MDN is therefore important, so when troubled Mozilla laid off many of the MDN documentation team back in August it caused consternation among web developers. At the time Mozilla CEO Mitchell Baker wrote vaguely about a "new focus on product" while also informing employees of a reduction in the workforce of about 250 heads.
It was obvious that for MDN to continue it requires more voluntary contributions than before and senior tech writer Chris Mills made a "communication call for participation" last month. He also said that MDN is migrating to GitHub, with content currently in a MySQL database moving to a Git repository, the aforementioned Project Yari.
More details came last week and yesterday Yari went into beta and its repository is now public. Mills said "the exact form of the platform is yet to be finalized" but also that "the first release will happen on December 14." The team must have considerable confidence in the beta to deliver version 1.0 in just six weeks.
Mills said that the existing platform is "complex and hard to maintain" and that Yari will be simpler to manage. It also moves MDN from a Wiki model to one based on pull requests, which Mills said is "much better for contribution," one of the reasons being that contributors can edit using whatever code editor they prefer. It also means that content edits are reviewed before approval, unlike the Wiki approach where they appear instantly and are reverted if someone notices an error or spam.
Mozilla has also created a new Sass (CSS pre-processor) for MDN, called mdn-minimalist, which is used for styling. Mills said that many accessibility issues will be addressed by the new design.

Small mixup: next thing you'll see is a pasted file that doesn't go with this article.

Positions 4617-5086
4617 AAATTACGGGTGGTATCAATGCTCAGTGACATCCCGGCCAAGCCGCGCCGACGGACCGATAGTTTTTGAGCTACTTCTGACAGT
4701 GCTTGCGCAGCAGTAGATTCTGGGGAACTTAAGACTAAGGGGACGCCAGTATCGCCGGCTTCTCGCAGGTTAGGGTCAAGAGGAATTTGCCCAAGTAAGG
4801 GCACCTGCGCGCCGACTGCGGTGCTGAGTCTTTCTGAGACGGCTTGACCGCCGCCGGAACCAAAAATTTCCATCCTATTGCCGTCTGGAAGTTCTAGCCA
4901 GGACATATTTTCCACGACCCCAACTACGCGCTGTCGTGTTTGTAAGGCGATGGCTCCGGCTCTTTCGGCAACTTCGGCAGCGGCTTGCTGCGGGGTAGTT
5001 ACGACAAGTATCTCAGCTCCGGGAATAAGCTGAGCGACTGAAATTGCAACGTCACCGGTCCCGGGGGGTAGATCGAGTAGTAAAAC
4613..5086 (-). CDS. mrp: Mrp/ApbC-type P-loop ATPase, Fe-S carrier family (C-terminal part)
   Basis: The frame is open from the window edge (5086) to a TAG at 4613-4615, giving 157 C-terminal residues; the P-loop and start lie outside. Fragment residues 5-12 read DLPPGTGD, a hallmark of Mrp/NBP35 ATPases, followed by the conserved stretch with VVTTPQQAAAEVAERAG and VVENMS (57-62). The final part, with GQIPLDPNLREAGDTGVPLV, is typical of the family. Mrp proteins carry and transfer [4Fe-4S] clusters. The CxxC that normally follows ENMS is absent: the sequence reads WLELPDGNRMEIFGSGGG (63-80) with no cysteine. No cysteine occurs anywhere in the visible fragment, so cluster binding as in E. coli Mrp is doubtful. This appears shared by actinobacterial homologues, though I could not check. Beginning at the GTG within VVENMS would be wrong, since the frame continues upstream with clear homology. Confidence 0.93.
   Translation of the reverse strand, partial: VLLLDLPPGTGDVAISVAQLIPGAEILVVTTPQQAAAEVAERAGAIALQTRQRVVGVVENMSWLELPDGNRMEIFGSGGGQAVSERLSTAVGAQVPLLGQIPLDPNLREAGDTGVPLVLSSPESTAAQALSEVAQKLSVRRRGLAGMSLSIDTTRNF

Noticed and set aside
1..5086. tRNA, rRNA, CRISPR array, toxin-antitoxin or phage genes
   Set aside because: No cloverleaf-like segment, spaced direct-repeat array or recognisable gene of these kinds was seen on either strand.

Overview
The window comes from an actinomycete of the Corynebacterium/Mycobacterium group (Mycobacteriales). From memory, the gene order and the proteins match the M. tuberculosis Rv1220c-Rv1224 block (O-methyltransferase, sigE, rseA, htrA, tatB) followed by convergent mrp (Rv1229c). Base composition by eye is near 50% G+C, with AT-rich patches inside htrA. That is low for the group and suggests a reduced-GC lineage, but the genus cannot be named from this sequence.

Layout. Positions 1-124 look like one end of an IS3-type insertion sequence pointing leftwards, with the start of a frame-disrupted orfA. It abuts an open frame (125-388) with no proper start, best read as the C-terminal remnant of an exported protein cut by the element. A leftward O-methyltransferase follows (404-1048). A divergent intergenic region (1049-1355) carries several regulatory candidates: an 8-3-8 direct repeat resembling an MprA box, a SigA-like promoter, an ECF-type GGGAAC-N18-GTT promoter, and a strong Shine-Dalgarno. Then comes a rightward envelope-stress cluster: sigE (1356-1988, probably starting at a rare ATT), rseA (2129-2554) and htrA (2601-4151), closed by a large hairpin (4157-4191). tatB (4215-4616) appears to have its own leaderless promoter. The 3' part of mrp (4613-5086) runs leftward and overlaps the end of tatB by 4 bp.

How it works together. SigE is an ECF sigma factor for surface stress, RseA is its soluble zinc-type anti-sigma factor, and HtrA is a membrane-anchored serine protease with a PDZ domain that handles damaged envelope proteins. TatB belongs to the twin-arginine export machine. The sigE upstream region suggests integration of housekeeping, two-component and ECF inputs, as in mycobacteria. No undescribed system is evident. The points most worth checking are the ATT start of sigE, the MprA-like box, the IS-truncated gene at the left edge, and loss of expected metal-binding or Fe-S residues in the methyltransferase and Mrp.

Translation and localisation is another tricky area, again constrained by limited employee resources. While it appears that no final decision has been taken, the plan is to use "machine learning-based automated translations" for the most important MDN content, and to allow community members to improve the automated translation manually.
Mills said that "machine translations are an acceptable solution in most cases, if not a perfect one." In testing, Mills said that users preferred content that was badly translated but up to date to better translation of out-of-date content. In practice, users can also turn to services like Google Translate or Microsoft Translator to get content in their language – though automatic translation is hazardous when it comes to technical content because precision is required.
The unknown question is the extent to which MDN will attract the resources it needs to maintain its good track record. Mozilla is providing the platform, but it will still require extensive community input for the Yari project to deliver on its goals. ®